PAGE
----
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Coexpression Analysis Identifies Rice Starch Regulator1, a Rice AP2/EREBP Family Transcription Factor, as a Novel Rice Starch Biosynthesis Regulator
- Fu, Fang-Fang, Xue, Hong-Wei
- Plant physiology 2010 v.154 no.2 pp. 927-938
- Oryza sativa, amylopectin, amylose, binding proteins, biochemical pathways, biosynthesis, crop quality, gelatinization, genes, knockout mutants, nutritive value, physicochemical properties, plant development, rice, rice starch, seed yield, seeds, starch granules, temperature, transcription factors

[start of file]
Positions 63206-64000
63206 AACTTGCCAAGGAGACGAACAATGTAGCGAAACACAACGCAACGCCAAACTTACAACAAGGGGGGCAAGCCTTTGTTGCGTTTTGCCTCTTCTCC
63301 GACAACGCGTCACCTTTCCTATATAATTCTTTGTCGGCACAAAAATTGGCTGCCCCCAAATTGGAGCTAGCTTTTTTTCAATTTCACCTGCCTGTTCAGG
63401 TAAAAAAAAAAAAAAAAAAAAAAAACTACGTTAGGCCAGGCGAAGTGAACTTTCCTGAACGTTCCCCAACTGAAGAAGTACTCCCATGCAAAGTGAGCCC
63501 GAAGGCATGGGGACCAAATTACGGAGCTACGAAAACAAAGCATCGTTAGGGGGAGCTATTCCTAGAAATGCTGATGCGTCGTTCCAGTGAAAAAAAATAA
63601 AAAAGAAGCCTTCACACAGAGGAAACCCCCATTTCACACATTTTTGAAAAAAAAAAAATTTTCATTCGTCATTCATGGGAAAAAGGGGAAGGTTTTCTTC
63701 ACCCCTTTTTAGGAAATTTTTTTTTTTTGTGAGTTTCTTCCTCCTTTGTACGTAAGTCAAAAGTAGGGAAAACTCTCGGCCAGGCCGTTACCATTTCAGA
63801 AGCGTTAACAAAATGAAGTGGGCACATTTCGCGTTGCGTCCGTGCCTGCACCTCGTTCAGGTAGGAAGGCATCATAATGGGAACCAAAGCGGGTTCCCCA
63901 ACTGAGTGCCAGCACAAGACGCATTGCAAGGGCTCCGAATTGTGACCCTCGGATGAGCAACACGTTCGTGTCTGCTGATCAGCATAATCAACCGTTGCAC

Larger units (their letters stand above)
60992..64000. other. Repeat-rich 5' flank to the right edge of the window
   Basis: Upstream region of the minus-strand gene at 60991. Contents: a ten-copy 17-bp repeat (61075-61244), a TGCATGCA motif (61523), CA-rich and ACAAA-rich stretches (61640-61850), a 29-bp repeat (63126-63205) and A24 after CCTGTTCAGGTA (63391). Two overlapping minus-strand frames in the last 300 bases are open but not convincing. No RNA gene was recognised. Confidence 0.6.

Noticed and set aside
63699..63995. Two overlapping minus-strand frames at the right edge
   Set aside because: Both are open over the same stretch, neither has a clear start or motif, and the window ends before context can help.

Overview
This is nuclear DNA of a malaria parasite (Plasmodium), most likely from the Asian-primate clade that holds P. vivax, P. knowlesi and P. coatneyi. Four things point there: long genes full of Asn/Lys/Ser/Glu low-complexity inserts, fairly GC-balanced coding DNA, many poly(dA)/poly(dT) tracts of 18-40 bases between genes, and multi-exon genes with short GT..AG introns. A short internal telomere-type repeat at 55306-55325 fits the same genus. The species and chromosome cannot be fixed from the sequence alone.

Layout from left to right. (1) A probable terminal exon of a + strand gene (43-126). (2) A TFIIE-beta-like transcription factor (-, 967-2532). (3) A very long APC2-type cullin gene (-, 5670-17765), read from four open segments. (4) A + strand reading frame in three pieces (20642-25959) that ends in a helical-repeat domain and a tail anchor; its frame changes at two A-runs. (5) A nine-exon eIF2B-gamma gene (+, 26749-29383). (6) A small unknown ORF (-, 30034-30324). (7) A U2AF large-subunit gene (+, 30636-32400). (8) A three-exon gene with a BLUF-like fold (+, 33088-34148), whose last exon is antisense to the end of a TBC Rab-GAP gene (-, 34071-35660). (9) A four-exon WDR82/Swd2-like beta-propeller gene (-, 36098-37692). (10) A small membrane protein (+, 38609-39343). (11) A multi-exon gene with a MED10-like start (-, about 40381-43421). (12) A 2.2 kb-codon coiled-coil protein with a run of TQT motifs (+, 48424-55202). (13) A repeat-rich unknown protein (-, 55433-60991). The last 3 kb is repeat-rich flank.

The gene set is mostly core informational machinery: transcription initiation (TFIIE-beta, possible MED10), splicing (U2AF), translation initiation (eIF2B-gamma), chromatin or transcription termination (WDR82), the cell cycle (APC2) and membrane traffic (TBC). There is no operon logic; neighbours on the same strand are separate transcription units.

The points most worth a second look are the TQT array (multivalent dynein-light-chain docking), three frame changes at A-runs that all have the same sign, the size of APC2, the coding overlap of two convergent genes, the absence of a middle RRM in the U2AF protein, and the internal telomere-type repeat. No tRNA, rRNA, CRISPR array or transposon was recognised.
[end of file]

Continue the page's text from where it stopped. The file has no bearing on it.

- Starch biosynthesis is important for plant development and is a critical factor in crop quality and nutrition. As a complex metabolic pathway, the regulation of starch biosynthesis is still poorly understood. We here present the identification of candidate regulators for starch biosynthesis by gene coexpression analysis in rice (Oryza sativa). Starch synthesis genes can be grouped into type I (in seeds; sink tissues) and type II (in vegetative tissues; source tissues), and 307 and 621 coexpressed genes are putatively involved in the regulation of starch biosynthesis in rice seeds and vegetative tissues, respectively. Among these genes, Rice Starch Regulator1 (RSR1), an APETALA2/ethylene-responsive element binding protein family transcription factor, was found to negatively regulate the expression of type I starch synthesis genes, and RSR1 deficiency results in the enhanced expression of starch synthesis genes in seeds. Seeds of the knockout mutant rsr1 consistently show the increased amylose content and altered fine structure of amylopectin and consequently form the round and loosely packed starch granules, resulting in decreased gelatinization temperature. In addition, rsr1 mutants have a larger seed size and increased seed mass and yield. In contrast, RSR1 overexpression suppresses the expression of starch synthesis genes, resulting in altered amylopectin structure and increased gelatinization temperature. Interestingly, a decreased proportion of A chains in rsr1 results in abnormal starch granules but reduced gelatinization temperature, whereas an increased proportion of A chains in RSR1-overexpressing plants leads to higher gelatinization temperatures, which is novel and different from previous reports, further indicating the complicated regulation of starch synthesis and determination of the physicochemical properties of starch. These results demonstrate the potential of coexpression analysis for studying rice starch biosynthesis and the regulation of a complex metabolic pathway and provide informative clues, including the characterization of RSR1, to facilitate the improvement of rice quality and nutrition.